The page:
I have said that there are always good sides and bad sides to tragedy. My friends and my family stuck by my side; they never gave up hope that I would come out of that coma. They never gave up hope that I would completely live the way that I did before. On that day, the soldiers on that military mission and the medics saved my life.

You know I had a chance this morning to see another inspirational story from one of your own students here. Alexandra Boni, who's a biology major. Her freshman year, she went into a coma for two straight months, twice the length of my coma. She came back — now she's going to go to med school next year after she graduates here today.

The gift of the bad thing that happened to me was something I could not have imagined; nor could Alexandra. It gave me the chance to do something to bring attention to the American veterans and their families, the less than 1 percent of our population who have raised their hands and volunteered to serve their country in areas of conflict, so that all of us are able to be present for important moments just like this.

When it was clear that I was going to recover, my wife and my brothers decided to do something with all that attention that we had received. We started the Bob Woodruff Foundation and to date we have raised and spent more than $25 million to small grassroots organizations that are helping injured veterans as they return to the home front.

If someone had told us nine years ago that we would accomplish this much, we might have been absolutely overwhelmed. But as Dalai Lama also says: "If you think you are too small to make a difference, try sleeping with a mosquito buzzing around your head."

Research, in fact, shows that reaching out and doing something for someone else — giving back — is one of the documented ways to combat depression, sadness or the isolation that all of us can feel at various points in life. Helping wounded veterans has been an important component of my recovery as well as my family's.

A good friend of mine, Dale Beatty, he lost both of his legs in Iraq; he was in the Army. After he recovered and learned how to handle his prosthetics, he actually started his own organization to physically build homes for others that are more severely wounded than him. He understands this old adage that it is more satisfying to give than to receive. Someone once asked him how is it possible that you with no legs can build homes for someone else. He said, "I can't. But you can."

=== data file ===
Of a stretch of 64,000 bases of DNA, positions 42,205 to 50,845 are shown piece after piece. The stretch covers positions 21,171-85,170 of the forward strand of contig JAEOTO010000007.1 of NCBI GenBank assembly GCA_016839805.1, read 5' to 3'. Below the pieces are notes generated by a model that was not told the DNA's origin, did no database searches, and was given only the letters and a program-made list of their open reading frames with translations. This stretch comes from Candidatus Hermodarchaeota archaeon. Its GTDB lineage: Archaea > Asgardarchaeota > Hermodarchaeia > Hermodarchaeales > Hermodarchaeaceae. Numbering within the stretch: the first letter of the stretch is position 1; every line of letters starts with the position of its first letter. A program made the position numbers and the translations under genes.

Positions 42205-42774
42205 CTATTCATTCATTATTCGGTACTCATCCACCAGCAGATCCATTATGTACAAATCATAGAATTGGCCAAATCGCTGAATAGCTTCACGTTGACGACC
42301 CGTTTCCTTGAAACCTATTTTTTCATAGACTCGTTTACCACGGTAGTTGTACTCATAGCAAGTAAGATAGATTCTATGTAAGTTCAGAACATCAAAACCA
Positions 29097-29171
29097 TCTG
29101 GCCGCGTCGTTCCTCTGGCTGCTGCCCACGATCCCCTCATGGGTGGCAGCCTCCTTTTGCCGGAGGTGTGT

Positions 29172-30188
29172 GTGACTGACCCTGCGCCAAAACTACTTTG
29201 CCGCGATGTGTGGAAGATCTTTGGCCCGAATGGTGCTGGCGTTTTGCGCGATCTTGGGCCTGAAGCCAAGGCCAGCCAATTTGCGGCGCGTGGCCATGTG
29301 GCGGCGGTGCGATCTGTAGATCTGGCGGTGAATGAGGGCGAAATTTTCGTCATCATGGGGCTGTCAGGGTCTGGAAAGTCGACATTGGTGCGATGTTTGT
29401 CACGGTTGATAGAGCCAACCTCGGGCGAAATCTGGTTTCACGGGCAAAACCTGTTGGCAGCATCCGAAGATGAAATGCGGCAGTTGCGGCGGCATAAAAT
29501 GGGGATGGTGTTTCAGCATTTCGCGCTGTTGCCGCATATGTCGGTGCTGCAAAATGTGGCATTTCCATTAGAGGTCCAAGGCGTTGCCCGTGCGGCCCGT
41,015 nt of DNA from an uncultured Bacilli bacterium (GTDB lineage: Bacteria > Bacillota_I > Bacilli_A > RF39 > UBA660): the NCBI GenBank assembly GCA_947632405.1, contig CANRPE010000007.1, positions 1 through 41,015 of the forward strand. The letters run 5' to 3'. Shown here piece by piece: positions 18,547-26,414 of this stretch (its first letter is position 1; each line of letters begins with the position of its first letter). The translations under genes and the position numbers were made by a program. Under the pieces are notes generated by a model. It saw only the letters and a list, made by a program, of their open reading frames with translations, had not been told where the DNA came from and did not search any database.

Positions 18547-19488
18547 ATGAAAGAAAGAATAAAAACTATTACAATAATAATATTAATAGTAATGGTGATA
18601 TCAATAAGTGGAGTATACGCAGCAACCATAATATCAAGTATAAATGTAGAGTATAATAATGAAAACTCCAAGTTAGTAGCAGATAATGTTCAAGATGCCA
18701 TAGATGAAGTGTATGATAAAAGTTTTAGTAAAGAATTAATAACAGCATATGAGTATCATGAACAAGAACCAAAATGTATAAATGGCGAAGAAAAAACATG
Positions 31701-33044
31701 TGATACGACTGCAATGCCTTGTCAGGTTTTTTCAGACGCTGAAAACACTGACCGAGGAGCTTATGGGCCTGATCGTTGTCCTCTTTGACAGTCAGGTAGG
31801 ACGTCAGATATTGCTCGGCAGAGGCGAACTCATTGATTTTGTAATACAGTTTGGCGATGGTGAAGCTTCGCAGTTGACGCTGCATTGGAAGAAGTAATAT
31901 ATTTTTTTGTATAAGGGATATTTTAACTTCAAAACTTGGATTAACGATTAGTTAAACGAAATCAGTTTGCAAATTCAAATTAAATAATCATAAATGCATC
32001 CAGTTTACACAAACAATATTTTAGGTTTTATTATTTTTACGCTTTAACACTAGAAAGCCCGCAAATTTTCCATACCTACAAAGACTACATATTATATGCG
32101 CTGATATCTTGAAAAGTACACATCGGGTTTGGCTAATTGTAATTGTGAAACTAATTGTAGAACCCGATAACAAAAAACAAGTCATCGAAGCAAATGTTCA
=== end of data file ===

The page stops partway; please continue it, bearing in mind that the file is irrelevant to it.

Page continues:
I had the chance this month also to talk to the Iraqi translator, Omar Aljaff, who is an old friend of mine now. He was with me in that Army tank when the bomb went off. He had worked for the U.S. Army and the Marines for four years and took a risk to his family and to himself. After that explosion, he saved my life by holding his hand over my neck to stop the bleeding from pouring out where the rock had blasted through.

Omar was forced to flee Syria after it was revealed that he was associated with the U.S. military, so we helped to get him a green card. We moved him to Kentucky and now he has a college degree in art and film. He told me the other day it looks like he will be getting a job at Netflix. What an incredible example that the American dream is still alive and well.

I told him also, you know, we made some mistakes that day on Jan. 29, 2006. We should have been more cautious, he said and maybe we should not have stood up over the top of that tank where we were hit.

And I said what would be the best thing to do next time this happens, he said, "Next time ... we'd duck." So humor works.

One of the all-time most-watched YouTube commencement speeches was given by Steve Jobs, the founder of Apple, at his alma mater — Stanford. He had already been diagnosed with cancer and he was facing his own mortality.

It's worth listening to this if you haven't — but my favorite quote from that is this:

"Your time is limited so don't waste it living someone else's life. Have the courage to follow your heart and intuition. Stay hungry, stay foolish ... sometimes life hits you in the head with a brick ... but don't lose faith."

My own brick in the head was made out of rocks and lauched by a terrorist's explosive device but I chose not to lose faith. This is your life to live. This is your story — you will choose to look for your own path and signs.

The rest of my own story has not yet been written.

I'll tell you that I am immensely grateful for family and for friends. I have a wonderful wife and four incredible kids. I'm very excited; when I'm done here today that I'm going to get in a car, I'm going to drive up to Boston where my 21-year-old daughter, Cathryn, is going to graduate from BC tomorrow. Like your parents and your loved ones today, I'm just so eager to give my girl a huge hug and get one last kiss from her before she officially heads out in pursuit of her own dreams.

As I said in China 26 years ago, if any member of my family is drowning in the river, they are absolutely the ones that I will save first.

So look right — and look left — locate your parents and your loved ones out there in the stands.

I'm here to tell you that the only things that matter in the end are the people that you love — and who love you back.

Thank you and congratulations to the Class of 2015!